header-left
Share to Facebook Share to Twitter Bookmark and Share
File #: 210212    Version: 0 Name:
Type: Resolution Status: ADOPTED
File created: 3/11/2021 In control: CITY COUNCIL
On agenda: Final action: 3/18/2021
Title: Recognizing and supporting working women and mothers impacted by the COVID-19 pandemic in honor of Women's History Month and calling for a robust federal response to our nation's first "She-cession".
Sponsors: Councilmember Gilmore Richardson, Councilmember Parker, Councilmember Brooks, Councilmember Bass, Councilmember Quiñones Sánchez, Councilmember Gym, Councilmember Gauthier, Councilmember Domb, Councilmember Johnson, Councilmember Henon, Councilmember Thomas
Attachments: 1. Resolution No. 21021200, 2. Signature21021200

Title

Recognizing and supporting working women and mothers impacted by the COVID-19 pandemic in honor of Women’s History Month and calling for a robust federal response to our nation’s first “She-cession”.

 

Body

WHEREAS, The Great Recession harmed industries dominated by men, the current economic downturn has predominately impacted sectors that employ women and people of color, especially in low-wage jobs, such as retail and food service that must be done in person, creating our country’s first ever “she-cession”; and

 

WHEREAS, This year, female unemployment reached double digits for the first time since 1948, when the Bureau of Labor Statistics started tracking women’s joblessness.  Just before the pandemic hit, for the first time ever, there had more women employed than men. Nearly 11 million jobs held by women disappeared from February to May 2020, erasing decades of job gains by women; and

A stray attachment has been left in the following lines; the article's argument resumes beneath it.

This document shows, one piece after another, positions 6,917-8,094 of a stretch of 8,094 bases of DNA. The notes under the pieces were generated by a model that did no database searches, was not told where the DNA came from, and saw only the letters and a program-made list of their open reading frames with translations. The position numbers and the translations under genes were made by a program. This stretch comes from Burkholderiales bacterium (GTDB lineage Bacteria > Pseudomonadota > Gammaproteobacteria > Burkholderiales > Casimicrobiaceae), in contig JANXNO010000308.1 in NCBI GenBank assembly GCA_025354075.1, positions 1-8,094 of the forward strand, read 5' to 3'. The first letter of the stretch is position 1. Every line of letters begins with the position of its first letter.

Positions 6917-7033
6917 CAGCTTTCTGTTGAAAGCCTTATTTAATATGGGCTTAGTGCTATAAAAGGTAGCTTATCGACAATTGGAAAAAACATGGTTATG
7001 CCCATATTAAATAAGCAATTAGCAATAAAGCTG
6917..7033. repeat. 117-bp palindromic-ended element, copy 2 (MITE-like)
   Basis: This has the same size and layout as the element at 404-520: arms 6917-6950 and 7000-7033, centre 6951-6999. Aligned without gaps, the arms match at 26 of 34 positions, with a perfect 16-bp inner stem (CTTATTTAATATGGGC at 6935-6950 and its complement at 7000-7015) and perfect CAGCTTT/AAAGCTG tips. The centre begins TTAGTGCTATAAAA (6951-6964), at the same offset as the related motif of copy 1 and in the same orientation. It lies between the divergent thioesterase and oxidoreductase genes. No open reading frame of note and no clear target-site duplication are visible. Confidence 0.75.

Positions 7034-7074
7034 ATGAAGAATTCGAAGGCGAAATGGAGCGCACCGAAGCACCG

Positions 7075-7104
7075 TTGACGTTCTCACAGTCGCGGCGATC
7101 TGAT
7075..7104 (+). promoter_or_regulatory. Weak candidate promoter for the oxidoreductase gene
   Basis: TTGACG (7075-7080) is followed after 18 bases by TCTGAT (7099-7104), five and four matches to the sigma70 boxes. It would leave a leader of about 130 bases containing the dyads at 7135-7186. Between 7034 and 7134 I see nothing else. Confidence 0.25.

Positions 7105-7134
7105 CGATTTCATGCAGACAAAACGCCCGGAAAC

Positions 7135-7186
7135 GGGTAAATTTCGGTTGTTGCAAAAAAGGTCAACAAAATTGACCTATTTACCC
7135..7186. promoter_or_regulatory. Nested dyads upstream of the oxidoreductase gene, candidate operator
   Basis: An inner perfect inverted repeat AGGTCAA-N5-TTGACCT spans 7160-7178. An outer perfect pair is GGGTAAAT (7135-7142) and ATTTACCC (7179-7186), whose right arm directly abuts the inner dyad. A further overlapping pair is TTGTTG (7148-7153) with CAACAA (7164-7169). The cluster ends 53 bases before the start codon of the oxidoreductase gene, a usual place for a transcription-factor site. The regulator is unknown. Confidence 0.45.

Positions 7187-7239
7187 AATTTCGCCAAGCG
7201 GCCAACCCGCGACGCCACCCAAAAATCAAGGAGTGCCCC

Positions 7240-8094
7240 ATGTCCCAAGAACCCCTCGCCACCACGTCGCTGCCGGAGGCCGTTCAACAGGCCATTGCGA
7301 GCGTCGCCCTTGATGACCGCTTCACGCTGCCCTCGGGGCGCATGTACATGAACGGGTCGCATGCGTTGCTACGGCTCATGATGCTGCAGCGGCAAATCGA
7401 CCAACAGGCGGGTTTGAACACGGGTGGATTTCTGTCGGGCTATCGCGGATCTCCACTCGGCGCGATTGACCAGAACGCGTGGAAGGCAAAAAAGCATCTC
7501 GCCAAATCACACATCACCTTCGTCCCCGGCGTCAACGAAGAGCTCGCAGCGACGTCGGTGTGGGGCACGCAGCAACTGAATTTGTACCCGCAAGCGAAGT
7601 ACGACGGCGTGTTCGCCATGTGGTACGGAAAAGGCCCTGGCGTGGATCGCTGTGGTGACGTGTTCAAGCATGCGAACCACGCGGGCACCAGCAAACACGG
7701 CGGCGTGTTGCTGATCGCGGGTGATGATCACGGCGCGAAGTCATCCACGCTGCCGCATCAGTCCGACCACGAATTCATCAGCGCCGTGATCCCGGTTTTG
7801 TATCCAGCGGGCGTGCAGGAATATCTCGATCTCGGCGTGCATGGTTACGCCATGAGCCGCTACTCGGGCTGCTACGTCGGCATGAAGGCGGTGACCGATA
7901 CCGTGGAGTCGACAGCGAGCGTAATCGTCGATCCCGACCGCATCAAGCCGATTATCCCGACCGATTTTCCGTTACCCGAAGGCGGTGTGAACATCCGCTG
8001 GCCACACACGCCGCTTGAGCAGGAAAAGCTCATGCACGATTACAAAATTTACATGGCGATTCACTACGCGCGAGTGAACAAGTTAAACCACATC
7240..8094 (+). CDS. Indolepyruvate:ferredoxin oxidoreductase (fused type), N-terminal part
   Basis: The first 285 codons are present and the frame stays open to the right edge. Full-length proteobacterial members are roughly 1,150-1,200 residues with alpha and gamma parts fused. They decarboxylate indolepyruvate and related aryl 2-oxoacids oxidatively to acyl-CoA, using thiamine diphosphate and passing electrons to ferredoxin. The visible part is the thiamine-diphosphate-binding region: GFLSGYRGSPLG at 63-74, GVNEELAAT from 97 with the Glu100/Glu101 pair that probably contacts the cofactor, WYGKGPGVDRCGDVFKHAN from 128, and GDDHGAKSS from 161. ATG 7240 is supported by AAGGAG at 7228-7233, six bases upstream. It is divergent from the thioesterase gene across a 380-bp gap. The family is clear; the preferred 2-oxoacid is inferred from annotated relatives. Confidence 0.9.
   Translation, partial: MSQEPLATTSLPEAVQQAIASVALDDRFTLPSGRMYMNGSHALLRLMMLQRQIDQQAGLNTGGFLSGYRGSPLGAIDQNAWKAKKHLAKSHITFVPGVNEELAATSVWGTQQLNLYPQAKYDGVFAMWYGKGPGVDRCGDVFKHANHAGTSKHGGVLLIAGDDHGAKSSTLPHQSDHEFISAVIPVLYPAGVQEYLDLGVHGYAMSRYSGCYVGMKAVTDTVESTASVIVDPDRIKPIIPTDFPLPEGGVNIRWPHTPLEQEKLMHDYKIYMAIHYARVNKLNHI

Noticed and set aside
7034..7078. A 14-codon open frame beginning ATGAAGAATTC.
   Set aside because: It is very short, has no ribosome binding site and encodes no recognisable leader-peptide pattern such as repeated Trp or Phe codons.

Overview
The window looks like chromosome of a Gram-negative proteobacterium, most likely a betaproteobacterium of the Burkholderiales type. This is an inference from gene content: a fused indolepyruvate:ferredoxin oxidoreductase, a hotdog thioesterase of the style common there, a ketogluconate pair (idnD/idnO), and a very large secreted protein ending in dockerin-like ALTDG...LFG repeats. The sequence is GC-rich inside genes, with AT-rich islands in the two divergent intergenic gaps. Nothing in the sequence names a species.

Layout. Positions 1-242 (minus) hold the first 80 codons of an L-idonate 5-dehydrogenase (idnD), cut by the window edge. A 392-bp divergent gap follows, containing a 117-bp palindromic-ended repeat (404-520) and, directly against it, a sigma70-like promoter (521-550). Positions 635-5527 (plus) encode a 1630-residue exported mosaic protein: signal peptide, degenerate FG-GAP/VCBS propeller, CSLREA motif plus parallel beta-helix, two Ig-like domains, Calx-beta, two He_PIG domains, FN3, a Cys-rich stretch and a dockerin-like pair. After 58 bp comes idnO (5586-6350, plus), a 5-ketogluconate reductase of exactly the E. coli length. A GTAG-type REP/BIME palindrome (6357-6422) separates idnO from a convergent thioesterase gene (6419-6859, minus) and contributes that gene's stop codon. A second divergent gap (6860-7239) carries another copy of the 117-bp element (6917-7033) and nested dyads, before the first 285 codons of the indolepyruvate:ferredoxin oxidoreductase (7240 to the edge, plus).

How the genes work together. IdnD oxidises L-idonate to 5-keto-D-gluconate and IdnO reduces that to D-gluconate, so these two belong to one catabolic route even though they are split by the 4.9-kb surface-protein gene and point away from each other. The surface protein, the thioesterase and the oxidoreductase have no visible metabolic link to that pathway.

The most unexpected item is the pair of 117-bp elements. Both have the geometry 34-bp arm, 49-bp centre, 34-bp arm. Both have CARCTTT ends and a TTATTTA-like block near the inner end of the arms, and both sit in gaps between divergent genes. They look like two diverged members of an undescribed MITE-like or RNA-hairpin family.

WHEREAS, White women have not been such a small share of the population with a job since the late 1970s, and women of color, who are more likely to be sole breadwinners and low-income workers, are suffering even more acutely. The unemployment rate for Latinas was 15.3 percent in June 2020. For Black women, it was 14 percent; and

 

WHEREAS, Bars, restaurants, and retail stores that were forced to close their doors disproportionately employ women and people of color, according to a study by the Keystone Research Center. Meanwhile, Pennsylvania workers in health care, warehouses, and grocery stores - who have worked front-line jobs during the pandemic - are nearly two-thirds female, 50% more likely to be Black, and slightly more likely to be Hispanic; and

 

WHEREAS, In June 2020, women regained 2.9 million positions, but those jobs, which are largely in the hospitality field, remain insecure as COVID-19’s continued spread forces ongoing changes in business operations; and

 

WHEREAS, With one out of three jobs held by women designated as essential, the women in these vitally important and essential jobs have provided a lifeline for our Nation throughout the Pandemic and ensured the essential work continued despite the challenges and risks; and

 

WHEREAS, Roughly 8 percent of women who have been laid off during the COVID-19 pandemic have zero chance of being called back to the workforce compared to 6.4 percent of men, according to an analysis by EPI. Another 4 percent expect to be called back but likely will not be; and

 

WHEREAS, Black women were the only group of women who saw their unemployment rate rise significantly in February 2021 - up to 8.9 percent from 8.5 percent in January - and the only group of women that lost workers in the labor force. 11,000 Black women left the workforce last month, while other groups added thousands of workers, according to new data released by the Bureau of Labor Statistics; and